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Title: Stratification of soil organic carbon and its impact on environmental quality

item Franzluebbers, Alan

Submitted to: International Soil and Water Conservation Conference
Publication Type: Abstract Only
Publication Acceptance Date: 8/1/2006
Publication Date: 8/28/2006
Citation: Franzluebbers, A.J. 2006. Stratification of soil organic carbon and its impact on environmental quality [abstract]. Managing Agricultural Landscapes for Environmental Quality; Strengthening the Science Base, October 11-13, 2006, Kansas City, Missouri, Workshop Program and Abstract Book. p. 77.

Interpretive Summary:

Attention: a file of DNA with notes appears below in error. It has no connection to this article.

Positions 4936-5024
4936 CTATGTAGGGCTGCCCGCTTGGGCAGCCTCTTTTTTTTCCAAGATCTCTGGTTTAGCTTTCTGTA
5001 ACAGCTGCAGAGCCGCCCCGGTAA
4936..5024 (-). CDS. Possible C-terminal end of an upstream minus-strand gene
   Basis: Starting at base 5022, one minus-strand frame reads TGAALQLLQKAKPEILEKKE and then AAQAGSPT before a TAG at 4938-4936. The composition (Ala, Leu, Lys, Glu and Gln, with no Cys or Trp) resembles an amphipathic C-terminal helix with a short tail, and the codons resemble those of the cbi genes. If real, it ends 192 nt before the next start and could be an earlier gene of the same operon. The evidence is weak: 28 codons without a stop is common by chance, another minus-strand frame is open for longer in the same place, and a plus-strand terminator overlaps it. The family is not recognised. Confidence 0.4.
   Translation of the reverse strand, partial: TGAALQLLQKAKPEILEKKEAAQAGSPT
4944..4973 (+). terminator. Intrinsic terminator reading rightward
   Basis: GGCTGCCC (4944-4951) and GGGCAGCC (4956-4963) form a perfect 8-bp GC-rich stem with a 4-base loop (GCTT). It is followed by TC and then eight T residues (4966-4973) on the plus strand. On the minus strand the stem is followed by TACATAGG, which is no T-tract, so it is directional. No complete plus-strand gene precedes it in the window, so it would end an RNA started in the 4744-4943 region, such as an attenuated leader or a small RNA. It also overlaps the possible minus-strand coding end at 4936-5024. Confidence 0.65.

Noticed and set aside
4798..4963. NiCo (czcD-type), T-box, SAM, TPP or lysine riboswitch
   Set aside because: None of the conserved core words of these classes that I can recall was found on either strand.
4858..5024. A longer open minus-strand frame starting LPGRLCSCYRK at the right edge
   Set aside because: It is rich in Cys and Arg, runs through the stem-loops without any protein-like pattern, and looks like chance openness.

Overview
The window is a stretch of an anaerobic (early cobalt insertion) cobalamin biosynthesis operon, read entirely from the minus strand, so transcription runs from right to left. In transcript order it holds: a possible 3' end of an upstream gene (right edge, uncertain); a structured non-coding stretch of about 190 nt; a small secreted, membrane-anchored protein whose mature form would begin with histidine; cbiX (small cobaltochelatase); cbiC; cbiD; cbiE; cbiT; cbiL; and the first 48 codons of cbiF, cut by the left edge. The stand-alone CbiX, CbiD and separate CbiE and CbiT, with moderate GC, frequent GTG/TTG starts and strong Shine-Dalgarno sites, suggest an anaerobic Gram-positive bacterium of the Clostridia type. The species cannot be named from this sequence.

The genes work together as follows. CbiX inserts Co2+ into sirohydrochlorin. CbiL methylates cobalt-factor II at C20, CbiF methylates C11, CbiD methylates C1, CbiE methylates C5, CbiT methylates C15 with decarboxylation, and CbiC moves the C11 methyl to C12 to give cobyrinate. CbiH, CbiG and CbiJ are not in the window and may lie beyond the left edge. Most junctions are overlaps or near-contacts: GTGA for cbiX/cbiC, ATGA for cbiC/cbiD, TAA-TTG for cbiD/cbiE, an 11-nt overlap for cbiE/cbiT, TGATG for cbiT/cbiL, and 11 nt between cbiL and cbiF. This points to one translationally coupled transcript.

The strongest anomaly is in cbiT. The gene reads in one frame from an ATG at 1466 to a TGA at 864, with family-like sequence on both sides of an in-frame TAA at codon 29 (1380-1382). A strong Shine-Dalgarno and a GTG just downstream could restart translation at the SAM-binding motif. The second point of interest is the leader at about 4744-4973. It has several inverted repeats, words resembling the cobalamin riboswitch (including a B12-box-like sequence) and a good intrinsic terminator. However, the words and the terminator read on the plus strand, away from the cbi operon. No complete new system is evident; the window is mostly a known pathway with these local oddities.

Technical Abstract: Stratification of soil organic C occurs when plant residues are placed at the soil surface and disturbance of soil is minimized. Vertical stratification of soil organic C within the soil profile is common in forests, grasslands, and managed agroecosystems using conservation tillage, cover cropping, and/or pasture-crop rotations. The extent of soil organic C stratification in any particular soil can be related to a number of management factors, which ultimately help to improve key environmental services. Soil organic C is a key component of many soil functions by providing the energy, substrates, and biological diversity to support biological activity, which affects (1) aggregation (important for habitat space, oxygen supply, and preventing soil erosion), infiltration (important for leaching, runoff, and crop water uptake), and decomposition (important for nutrient cycling and detoxification of amendments). Lack of residue cover and exposure of soil to high-intensity rainfall can result in poor aggregation, reduced plant water availability, erosion, and off-site impacts of sedimentation, poor water quality, and rising atmospheric carbon dioxide concentration. A review of literature and recently collected data will be used to relate soil organic C stratification to water runoff quality and mitigation of greenhouse gases. Despite high concentrations of surface soil nutrients associated with high soil organic C stratification, water runoff volume and quality do not appear to be at much greater risk of loss, except for an increase in bioavailable P. Sequestration of C in surface residue and soil can reduce net C flux to the atmosphere and improve soil tilth and overall soil fertility. Further research avenues will be suggested to quantify these important relationships on a landscape level.